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Elicitation techniques


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elicitation techniques in research

elicitation techniques in research

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    David Nunan
    Rodesa O. Lajada
  • 2. Elicit
    To bring or draw out (something latent);
    To arrive at (a truth, for example) by logic.
    To call forth, draw out, or provoke (a reaction, for example).
  • 3. Elicitation
    A range of procedures for obtaining speech samples and other data subjects. Such procedures may range from the administration of standardized tests through to questionnaires and interviews
  • 4. Production Task
    • In investigating language learning and use, one can attempt to obtain naturalistic samples from learners as they interact in the target language.
    • 5. Extremely time consuming and difficult
    • 6. It may not result in the outcomes one desires
  • Halimbawa:
    • Second Language Acquisition Studies Dulay and Bart, (1973- 1974) at Bailey, Madden and Krashen, (1974)
    • 7. designed to provide the researchers with evidence on the appearance of certain grammatical morphemes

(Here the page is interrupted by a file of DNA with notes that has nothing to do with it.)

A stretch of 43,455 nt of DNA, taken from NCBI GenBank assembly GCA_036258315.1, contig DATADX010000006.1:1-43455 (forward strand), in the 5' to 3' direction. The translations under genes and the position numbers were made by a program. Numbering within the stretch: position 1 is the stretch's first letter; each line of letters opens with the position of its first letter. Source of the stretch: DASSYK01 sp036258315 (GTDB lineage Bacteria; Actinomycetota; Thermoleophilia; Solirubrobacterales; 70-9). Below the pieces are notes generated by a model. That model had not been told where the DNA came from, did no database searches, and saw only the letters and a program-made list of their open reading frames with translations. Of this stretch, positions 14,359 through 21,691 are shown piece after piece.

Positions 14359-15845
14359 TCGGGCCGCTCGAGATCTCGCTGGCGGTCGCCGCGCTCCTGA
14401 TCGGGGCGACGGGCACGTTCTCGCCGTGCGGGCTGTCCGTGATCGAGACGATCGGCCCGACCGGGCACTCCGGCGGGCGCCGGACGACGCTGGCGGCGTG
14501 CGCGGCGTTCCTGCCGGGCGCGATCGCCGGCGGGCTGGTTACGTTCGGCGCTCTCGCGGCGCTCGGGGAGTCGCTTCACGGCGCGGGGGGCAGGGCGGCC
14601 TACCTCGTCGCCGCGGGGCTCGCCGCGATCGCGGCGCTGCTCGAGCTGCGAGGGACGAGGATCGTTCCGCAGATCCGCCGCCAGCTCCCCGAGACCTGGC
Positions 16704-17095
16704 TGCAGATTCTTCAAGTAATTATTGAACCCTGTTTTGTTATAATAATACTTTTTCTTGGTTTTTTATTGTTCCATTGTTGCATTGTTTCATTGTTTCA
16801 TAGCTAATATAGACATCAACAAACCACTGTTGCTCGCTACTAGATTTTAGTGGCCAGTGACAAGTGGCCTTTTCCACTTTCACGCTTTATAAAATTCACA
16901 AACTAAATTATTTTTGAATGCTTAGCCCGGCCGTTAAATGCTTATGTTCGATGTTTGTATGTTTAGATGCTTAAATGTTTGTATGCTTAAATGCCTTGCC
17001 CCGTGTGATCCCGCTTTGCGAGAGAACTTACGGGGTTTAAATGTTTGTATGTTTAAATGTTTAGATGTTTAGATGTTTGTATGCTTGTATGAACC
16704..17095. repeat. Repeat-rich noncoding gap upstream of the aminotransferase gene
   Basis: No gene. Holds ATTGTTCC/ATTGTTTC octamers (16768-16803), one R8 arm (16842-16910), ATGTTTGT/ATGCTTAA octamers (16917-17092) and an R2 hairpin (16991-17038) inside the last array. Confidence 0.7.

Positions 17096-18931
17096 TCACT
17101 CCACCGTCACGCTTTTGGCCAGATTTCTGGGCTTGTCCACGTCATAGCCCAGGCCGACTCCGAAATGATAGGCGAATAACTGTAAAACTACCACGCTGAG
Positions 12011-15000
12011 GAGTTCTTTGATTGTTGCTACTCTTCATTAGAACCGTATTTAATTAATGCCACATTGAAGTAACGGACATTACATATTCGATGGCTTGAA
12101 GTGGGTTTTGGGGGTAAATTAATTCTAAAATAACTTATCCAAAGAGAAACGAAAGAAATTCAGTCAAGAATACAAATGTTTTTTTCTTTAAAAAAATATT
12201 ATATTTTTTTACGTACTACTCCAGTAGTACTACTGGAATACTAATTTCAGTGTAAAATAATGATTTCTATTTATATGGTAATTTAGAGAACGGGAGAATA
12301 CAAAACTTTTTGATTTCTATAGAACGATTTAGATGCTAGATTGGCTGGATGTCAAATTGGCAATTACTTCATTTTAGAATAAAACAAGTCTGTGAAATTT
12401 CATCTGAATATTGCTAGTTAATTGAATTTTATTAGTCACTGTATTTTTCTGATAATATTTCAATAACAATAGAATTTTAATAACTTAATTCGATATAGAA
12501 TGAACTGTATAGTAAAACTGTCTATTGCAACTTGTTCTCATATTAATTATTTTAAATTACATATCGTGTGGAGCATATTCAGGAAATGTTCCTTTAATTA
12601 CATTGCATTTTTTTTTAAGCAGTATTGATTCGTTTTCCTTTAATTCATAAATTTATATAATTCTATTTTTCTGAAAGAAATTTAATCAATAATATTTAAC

• 8. it aims to determine the order in which the particular morphemes appeared and the effect of such variables as instruction and first language background on the order of acquisition
  • Bilingual Syntax Measure
    • consisted of cartoonlike drawings
    • 9. Subjects were shown the drawings and asked a series of questions which were designed to elicit the target language items under investigation.
  • Interview Test of English as a Second Language (ITESL)
    • designed to obtain information from immigrants in Australia for diagnosis, placement and remediation (Griffin 1986)
    • 10. consists of twenty items designed to elicit 20 target grammatical items
    • 11. each items contains a stimulus picture, cue questions, instructions for the test administrators, and a set of scoring criteria
  • Halimbawa:
    • Item 6 on page 137
    • 12. Table 7.1 on page 138
    • 13. Partial Credit Model
  • Two Possible Threats